Bloomberg reports that the next Surface RT tablet produced by Microsoft will use Qualcomm as the SoC supplier in addition to Nvidia. The news arrives by way of unnamed sources who said the Qualcomm chips will provide fast wireless data connections while Nvidia will supply its new Tegra chip for some versions.
Based on that info, Microsoft likely chose Qualcomm's Snapdragon 800, 600 or 400 at the very least, all three of which provide integrated 4G LTE and Wireless N connectivity. Nvidia's Tegra 4i, which also sports the same connectivity, likely wasn't ready in time to fit within Microsoft's next-gen Surface RT plans – phones based on this chip aren't even expected to arrive until early 2014. It's also not designed for tablet use.
That said, it's believed that one version of the next-gen Surface RT tablet will sport a Qualcomm Snapdragon 800 SoC for 4G LTE connectivity while Wi-Fi only models will have Nvidia's Tegra 4. We already know the Tegra 4 is ready for mass consumption, as it's packed in the Shield handheld slated to launch next week and inside a number of tablets arriving this summer.
To be honest, this may be one of the reasons why Microsoft is selling the current Surface RT tablet at a "fire sale" discount to schools and colleges: to flush out the current stock of first-gen units. There's likely a stockpile of unsold units, as Windows RT on a whole commanded less than one percent of the market share in the first quarter compared to 40 percent owned by Apple.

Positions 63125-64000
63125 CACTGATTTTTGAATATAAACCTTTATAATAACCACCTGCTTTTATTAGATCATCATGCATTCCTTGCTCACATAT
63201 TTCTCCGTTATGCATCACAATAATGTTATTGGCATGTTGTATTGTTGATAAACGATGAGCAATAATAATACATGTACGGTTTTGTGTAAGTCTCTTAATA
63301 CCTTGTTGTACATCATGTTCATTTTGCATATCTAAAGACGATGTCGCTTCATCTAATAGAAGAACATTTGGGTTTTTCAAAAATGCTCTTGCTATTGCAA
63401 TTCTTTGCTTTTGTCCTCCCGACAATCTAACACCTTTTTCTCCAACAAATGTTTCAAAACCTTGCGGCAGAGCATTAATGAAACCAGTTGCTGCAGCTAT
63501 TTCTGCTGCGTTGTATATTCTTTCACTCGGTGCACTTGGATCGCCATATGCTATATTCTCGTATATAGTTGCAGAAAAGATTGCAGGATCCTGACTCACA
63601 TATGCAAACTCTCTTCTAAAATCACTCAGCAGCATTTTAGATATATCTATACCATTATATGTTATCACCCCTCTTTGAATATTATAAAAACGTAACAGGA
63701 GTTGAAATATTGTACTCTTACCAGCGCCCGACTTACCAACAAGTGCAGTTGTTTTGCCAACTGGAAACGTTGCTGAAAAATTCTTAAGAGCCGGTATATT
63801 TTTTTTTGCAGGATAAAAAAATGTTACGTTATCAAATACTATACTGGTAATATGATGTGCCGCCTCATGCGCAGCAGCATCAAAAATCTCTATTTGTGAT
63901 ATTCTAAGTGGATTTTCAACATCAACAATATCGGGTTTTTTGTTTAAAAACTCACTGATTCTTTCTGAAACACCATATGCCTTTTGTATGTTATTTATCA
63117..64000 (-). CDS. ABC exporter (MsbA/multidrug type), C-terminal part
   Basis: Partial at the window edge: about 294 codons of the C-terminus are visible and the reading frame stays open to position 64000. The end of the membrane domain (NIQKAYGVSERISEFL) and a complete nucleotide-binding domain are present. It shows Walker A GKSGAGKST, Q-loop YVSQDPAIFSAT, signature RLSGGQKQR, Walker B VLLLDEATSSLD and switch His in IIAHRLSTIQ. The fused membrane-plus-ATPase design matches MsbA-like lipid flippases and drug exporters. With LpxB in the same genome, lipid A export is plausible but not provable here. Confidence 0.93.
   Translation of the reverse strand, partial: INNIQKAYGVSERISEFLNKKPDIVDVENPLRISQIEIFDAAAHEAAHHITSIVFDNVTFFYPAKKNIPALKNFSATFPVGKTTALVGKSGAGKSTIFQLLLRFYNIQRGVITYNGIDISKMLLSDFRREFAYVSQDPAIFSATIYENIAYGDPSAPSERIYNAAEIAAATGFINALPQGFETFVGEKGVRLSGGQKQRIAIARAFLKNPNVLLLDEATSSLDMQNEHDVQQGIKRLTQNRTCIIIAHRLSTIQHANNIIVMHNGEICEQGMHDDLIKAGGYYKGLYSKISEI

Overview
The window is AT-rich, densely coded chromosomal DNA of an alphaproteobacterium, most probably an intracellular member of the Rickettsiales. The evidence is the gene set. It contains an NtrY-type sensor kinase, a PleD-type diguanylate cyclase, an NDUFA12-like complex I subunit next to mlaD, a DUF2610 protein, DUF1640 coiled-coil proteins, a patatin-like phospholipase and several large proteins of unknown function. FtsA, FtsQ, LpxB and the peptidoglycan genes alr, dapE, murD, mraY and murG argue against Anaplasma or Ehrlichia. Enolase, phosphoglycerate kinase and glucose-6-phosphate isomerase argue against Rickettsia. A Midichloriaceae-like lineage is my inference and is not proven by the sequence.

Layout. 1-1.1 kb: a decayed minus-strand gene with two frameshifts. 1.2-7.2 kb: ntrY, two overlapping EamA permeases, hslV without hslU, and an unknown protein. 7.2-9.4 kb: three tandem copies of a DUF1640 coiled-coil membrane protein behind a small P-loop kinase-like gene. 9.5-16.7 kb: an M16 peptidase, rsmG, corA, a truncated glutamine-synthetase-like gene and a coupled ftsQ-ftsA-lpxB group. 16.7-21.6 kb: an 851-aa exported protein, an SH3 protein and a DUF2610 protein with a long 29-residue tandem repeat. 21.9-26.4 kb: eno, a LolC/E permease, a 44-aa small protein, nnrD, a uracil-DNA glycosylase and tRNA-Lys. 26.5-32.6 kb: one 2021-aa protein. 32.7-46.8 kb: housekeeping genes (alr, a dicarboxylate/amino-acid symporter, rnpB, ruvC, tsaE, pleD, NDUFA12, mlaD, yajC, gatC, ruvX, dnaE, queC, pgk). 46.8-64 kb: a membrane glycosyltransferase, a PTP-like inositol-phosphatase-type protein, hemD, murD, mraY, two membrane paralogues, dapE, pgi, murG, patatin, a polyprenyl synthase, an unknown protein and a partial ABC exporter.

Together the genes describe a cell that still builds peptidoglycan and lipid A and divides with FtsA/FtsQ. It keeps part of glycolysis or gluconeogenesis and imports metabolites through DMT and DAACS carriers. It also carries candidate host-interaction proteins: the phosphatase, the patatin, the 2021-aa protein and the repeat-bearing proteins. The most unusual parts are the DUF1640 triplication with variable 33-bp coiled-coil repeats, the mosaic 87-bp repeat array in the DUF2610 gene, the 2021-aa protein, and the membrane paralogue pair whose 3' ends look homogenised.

Microsoft hasn't officially announced plans for a new Surface RT device, but has talked up the details surrounding the "blue" update arriving on Windows 8 and Windows RT later this year. For the latter, Outlook RT 2013 will finally make its debut, joining current Office apps Word, Excel, PowerPoint and OneNote.
Just recently, sources in the supply chain said that most big-brand vendors have placed their Windows RT plans on hold, and that Microsoft's own Surface RT sequel is the only device in the works. Perhaps then that ODMS are waiting to see how consumers take to a new Surface RT product with Windows RT 8.1 installed, offering a more unified experience than the first-generation model.
Adding Qualcomm's Snapdragon 800, 600 or 400 would be a crucial move for Microsoft, as it would enable consumers and businesses to take the device on the road without the need for tethering. It still doesn't solve the inability to run x86 software on an ARM-based platform, but it does provide a cheaper alternative with 4G LTE connectivity compared to the x86-based Surface Pro model.